In terms of getting work with your language ability, it completely depends on the firm. Some firms don't really care if you ever speak a word of german. Others who work locally will expect you to be able to communicate verbally and in written form with Craftsmen, Clients and Contractors auf Deutsch. Jadzia had mentioned that your best chances to find a job are in the middle of the country. These are exactly the same areas where people do not speak English well enough to converse or understand.
I'm lucky to have a native German speaking citizen helping me navigate this process, and its still tricky. I'm currently at month 6.
2. Architektenkammer Mitgleidschaft : Mike Wakefield is absolutely correct, this is NOT a walk in the park. The application is extensive. Be prepared to have signed letters from former supervisors who must be registered architects in good standing (with a date no older than 3 months at the time of your application - this is true for nearly every document you submit to a german agency) that outline your specific responsibilities for every project you touched - think NCARB definitions/categories. I wrote the letters and asked my former supervisors to independently write one paragraph that summarized my performance and personal traits. Describe your specific roles in each project in narrative form. Be aware that you must PROVE that your former supervisors are registered architects in good standing with NCARB and the AIA (if they belong).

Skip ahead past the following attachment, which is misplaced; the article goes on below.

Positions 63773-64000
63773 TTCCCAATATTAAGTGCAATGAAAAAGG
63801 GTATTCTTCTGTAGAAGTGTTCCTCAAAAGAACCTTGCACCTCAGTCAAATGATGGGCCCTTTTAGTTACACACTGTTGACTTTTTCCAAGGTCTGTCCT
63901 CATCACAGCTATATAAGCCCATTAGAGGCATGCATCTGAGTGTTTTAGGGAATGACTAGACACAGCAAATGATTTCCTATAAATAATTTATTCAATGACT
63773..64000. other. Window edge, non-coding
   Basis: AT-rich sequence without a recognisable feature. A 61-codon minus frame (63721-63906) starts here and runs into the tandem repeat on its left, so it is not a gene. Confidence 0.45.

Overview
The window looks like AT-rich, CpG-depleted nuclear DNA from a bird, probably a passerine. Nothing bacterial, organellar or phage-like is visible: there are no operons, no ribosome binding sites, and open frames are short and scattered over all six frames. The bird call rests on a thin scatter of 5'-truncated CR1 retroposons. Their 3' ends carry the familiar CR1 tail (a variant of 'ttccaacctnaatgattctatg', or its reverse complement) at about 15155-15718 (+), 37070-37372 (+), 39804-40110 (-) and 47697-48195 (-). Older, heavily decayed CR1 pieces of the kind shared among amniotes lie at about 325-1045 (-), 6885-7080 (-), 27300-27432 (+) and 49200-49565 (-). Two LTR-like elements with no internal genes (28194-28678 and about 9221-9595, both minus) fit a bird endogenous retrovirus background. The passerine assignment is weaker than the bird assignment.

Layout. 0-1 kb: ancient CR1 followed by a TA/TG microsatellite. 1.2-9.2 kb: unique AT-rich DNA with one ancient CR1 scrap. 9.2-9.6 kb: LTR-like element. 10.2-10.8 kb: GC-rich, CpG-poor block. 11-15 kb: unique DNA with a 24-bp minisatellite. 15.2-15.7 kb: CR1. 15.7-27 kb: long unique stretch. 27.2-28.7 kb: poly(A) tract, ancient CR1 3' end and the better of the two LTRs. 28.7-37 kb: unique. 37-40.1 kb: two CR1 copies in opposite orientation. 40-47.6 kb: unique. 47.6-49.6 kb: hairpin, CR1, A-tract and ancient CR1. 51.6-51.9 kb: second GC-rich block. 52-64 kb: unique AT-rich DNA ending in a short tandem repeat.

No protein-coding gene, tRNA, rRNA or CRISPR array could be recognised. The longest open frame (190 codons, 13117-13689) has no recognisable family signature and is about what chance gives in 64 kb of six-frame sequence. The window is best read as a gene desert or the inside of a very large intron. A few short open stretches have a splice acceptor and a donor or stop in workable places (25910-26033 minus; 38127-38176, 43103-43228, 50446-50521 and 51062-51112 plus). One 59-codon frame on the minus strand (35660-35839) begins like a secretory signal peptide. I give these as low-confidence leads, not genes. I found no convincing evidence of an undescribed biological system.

You must also obtain a background check that indicates no former convictions or legal violations, no bankruptcies, lawsuits, etc. You need to be squeaky clean. This was difficult for me to obtain and cost quite a lot of money. Don't bother with the internet sites that say they can deliver this document to you in 24 hours. They're all scams and will provide a plethora of inaccurate information. The only legit companies work with firms. I had to ask a former employer if they could order a background check on me. It took a solid month to vet out the inaccurate information. Be warned, this is not easy.
Expect hostility from the Architektenkammer's lawyers. Their job is to make sure you can 1000% prove that everything you say is legit. They will not accept anything at face value and ask questions that you thought you had already answered or provided evidence/proof of your claims. (this was the same for my driver's license application)